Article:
The algae and cyanobacteria (oxygenic phototroph) utilize oxygen and through this, they depleat the oxygen content in the waters, leading them to become hypoxic.
  20. Types of microorganisms mostly found in soil.
    Bacteria, fungi, algae, protozoa, endospores
  21. Define soil as a microbial habitat.
    Contains organic material, oxygen and water. Has much microbial life including bacteria, protozoa, worms, plant roots
  22. Define biogeochemical cycles and list three specific examples.
    • This is the cyclical path that ELEMENTS take as they flow through NON-LIVING and LIVING components of ecosystems.
    • 1.Carbon Cycle
    • 2. Nitrogen Cycle
    • 3. Sulfur Cycle
  23. List three uses of chemical elements in biogeochemical cycles.
    • 1.BIOMASS production � element incorporated into cell material
    • 2.ENERGY source � from the reduced form of the element
    • 3.TERMINAL E- ACCEPTOR � the electrons from energy source are transferred to OXIDIZED form of element during respiration
  24. Ecological niche
    describing the relational position of a species or population in its ecosystem to each other
  25. Biofilm
    An aggregate of multiple microorganisms which cells adhere to each other and the surface.
  26. Microbial ecology
    Study of relationship of Organisms to each other AND the environment
  27. Community
    Microbes in a biofilm that may exhibit different relationships (symbiotic or competitive)
  28. Ecosystem
    Contains certain organisms and characteristic PHYSICAL conditions. Ie, lakes, rivers, forest
  29. Biosphere
    Region of the earth inhabited by certain organisms
  30. Biodiversity
    # of species present and evenness of diversity
  31. primary producers
    These are AUTOtrophs, converting CO2 into ORGANIC materials. Ie, plants, cyanobacteria (phototrophs). Ie, oxidizing inorganic compounds for energy (chemoautotrophs)
  32. consumers
    • These are HETEROtrophs, rely on primary producers
    • Primary consumer: Herbivore that eats primary producers (autotrophs)
    • 2nd Consumer: Carnivore that eats Herbivores
    • 3rd Consumer: Carnivore eating another carnivore
  33. decomposers.
    Heterotrophs that digest remaining primary producers and consumers. Specialize in digesting complex materials
  34. Autotrophs
    Primary producers: use the sunlight to convert CO2 into organic products
  35. Heterotrophs
    Consumers: use primary producers as carbon source and obtain energy from this
  36. What kind of bacteria do you expect to find on the top layer? How do they help in growth of other kinds of bacteria beneath the surface?
    At the top are the aerobic bacteria. These give rise to the growth of more anaerobic bacteria beneath the surface, as the top layer is using and is exposed to all of the available oxygen.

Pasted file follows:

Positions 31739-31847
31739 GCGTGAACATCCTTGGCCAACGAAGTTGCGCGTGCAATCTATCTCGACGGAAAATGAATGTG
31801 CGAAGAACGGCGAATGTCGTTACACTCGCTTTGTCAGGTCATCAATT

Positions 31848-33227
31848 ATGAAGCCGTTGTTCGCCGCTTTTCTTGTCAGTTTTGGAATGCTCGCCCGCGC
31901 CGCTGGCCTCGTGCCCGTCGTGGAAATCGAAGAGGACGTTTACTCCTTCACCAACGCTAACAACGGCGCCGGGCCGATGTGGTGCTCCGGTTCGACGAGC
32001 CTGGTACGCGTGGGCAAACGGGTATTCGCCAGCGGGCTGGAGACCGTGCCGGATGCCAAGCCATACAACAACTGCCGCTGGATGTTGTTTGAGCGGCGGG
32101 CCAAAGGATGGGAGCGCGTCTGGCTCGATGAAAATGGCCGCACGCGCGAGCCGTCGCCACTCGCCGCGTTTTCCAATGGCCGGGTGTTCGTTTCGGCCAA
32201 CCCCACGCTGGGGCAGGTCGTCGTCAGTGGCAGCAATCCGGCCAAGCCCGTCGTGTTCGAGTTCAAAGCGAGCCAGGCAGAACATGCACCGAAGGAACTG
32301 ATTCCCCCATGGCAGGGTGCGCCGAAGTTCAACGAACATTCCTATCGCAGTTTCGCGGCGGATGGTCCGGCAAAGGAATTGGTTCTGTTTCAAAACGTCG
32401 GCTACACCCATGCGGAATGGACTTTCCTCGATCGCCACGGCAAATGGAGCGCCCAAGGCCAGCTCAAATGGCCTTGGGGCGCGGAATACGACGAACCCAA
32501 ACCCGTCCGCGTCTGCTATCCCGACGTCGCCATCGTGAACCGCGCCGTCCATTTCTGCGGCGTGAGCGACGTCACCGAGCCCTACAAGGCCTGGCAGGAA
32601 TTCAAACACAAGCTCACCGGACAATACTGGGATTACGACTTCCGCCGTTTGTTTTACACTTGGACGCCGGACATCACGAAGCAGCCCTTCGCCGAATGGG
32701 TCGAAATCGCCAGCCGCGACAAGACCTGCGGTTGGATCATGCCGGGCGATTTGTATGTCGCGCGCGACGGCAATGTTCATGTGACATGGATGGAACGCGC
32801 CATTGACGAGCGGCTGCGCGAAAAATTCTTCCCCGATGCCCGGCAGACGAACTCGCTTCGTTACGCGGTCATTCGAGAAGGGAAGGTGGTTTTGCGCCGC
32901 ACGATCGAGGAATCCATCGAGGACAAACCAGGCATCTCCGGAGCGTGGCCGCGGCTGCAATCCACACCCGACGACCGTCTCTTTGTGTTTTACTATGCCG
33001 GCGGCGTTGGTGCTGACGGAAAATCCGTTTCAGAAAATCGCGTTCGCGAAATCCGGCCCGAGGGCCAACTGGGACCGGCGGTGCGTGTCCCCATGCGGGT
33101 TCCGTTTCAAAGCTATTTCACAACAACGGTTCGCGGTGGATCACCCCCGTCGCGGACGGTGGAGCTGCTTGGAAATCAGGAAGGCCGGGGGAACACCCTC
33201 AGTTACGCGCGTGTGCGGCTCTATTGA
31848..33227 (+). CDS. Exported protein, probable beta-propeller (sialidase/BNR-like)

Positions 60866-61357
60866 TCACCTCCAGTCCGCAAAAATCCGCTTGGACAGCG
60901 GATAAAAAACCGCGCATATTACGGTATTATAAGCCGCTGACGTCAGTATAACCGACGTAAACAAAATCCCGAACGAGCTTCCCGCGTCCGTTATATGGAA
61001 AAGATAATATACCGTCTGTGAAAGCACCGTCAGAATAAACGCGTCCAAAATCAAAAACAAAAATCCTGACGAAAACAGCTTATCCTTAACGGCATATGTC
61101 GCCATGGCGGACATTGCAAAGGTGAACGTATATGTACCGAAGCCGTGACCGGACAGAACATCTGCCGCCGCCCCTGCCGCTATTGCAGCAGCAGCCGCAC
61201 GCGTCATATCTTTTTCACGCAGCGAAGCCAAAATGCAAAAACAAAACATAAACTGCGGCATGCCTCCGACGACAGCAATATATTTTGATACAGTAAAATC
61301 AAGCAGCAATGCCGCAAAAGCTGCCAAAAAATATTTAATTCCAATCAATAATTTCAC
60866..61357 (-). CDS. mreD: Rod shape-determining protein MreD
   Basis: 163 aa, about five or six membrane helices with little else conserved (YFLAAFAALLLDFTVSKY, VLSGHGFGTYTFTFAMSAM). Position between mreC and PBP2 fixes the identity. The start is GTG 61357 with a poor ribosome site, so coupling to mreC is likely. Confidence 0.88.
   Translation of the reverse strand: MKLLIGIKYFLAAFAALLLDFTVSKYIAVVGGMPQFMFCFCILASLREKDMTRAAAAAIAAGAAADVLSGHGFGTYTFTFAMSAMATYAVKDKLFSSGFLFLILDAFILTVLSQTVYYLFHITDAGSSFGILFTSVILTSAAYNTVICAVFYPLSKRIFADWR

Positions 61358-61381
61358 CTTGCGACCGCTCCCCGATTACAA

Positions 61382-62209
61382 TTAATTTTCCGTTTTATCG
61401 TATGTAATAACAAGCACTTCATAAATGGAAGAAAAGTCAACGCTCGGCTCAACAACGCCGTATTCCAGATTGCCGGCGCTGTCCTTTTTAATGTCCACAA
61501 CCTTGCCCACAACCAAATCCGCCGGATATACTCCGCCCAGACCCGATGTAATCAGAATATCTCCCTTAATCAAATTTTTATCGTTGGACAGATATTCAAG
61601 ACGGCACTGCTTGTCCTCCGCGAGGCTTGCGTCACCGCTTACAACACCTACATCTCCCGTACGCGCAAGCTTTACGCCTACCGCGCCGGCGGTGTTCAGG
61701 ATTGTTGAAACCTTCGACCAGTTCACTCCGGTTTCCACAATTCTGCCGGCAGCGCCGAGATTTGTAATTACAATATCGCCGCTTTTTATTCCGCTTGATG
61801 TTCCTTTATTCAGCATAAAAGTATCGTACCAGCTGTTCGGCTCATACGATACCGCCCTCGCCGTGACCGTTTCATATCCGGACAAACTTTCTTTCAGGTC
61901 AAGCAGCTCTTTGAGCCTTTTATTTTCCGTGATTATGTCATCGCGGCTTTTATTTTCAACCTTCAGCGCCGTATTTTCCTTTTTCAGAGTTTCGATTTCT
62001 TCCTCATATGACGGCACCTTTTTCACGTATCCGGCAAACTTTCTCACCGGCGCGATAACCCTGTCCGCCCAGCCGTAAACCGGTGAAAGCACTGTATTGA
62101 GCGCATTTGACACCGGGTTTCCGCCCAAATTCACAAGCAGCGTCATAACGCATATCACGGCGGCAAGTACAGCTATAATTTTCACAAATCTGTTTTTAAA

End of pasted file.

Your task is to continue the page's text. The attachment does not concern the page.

37. Which factors determine the type of microbial community of a biomass?
    • 1.The amount of nutrients available in the environment.
    • 2.The amount of microbial competition, which generally gives rise to growth.
    • 3.Antagonism helps to determine makeup of population.
    • 4.Any environmental change will have an effect on the bacterial community.
  38. How do environmental changes affect the composition of microbial communities?
    The new environment presents different set of conditions, forcing bacteria to adapt to the new conditions. This can result in bacterial death or mutants of certain bacteria being able to survive better and thrive in that new environment.
  39. Describe how microorganisms grow in low-nutrient environments.
    • Can extract amounts of nutrients from H20
    • These organisms usually have highly efficient transport systems for nutrient procurement
    • Usually involve bacteria in biofilms
  40. Distinguish between microbial competition and antagonism.
    • Competition involves two organisms competing for nutrients and this results in much growth of both organisms and high nutrient usage.
    • Antagonism involves bacteria that may use certain nutrients so another bacteria cannot survive, or bacteria that is produced to kill certain strains of other bacteria.
  41. Describe how environmental changes have an effect on microbial communities.
    • They can alter bacteria�s role in community, ie, some bac will stop producing enzymes if it is no longer beneficial.
    • Mutations that were a minority of the bac population may now become better suited for the new environment.
Card Set
ch 30 flashcards.txt